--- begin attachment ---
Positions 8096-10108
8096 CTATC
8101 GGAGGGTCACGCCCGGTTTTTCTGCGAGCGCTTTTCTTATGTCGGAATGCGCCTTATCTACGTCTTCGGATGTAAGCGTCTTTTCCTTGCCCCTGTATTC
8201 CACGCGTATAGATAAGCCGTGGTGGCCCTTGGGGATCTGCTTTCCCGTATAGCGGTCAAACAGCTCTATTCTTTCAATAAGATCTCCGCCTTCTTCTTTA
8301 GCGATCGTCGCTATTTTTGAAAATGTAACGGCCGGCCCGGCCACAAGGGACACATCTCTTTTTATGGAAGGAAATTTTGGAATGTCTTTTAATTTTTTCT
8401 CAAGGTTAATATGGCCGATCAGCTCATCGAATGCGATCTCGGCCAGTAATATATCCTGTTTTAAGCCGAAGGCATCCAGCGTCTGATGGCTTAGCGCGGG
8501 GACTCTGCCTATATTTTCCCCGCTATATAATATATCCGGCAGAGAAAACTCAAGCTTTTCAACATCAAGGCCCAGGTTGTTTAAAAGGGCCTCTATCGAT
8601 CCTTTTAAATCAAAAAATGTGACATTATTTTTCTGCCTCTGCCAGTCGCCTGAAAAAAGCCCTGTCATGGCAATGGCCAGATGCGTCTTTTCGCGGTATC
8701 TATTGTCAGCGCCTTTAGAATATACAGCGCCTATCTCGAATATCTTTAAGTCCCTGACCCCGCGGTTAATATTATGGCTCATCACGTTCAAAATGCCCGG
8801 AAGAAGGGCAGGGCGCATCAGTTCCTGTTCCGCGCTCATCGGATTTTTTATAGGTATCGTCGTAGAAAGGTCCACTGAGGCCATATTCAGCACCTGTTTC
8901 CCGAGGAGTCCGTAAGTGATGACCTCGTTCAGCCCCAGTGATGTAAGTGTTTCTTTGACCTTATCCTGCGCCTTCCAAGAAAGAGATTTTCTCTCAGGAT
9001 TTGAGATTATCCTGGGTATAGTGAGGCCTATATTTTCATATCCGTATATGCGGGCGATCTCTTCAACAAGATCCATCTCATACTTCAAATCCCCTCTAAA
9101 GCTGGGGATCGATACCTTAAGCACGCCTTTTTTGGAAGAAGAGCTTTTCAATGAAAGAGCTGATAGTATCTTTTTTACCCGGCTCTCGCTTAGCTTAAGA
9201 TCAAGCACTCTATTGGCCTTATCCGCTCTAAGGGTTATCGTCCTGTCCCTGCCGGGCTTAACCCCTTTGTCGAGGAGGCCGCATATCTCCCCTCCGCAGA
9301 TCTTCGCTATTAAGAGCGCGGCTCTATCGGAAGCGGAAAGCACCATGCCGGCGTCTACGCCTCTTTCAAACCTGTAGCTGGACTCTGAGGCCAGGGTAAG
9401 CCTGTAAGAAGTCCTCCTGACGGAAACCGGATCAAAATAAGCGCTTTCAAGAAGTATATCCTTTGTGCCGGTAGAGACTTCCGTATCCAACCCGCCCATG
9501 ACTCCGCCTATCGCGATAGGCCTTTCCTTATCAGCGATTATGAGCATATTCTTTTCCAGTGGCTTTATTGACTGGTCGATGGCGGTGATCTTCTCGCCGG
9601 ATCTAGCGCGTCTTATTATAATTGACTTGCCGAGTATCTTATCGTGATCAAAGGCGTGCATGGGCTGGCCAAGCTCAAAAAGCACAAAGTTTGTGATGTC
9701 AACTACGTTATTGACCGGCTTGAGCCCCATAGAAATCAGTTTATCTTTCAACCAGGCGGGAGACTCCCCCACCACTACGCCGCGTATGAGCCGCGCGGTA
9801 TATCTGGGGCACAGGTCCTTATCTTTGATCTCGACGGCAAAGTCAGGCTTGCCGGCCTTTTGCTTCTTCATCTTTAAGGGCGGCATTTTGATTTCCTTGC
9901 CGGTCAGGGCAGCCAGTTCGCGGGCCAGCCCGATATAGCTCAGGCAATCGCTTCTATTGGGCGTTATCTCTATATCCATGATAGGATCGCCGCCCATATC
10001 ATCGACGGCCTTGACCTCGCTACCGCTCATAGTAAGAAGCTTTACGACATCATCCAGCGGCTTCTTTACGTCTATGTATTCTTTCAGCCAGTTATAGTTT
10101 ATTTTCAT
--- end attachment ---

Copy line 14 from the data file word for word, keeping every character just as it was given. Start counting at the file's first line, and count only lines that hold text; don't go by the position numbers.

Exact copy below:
9201 TCAAGCACTCTATTGGCCTTATCCGCTCTAAGGGTTATCGTCCTGTCCCTGCCGGGCTTAACCCCTTTGTCGAGGAGGCCGCATATCTCCCCTCCGCAGA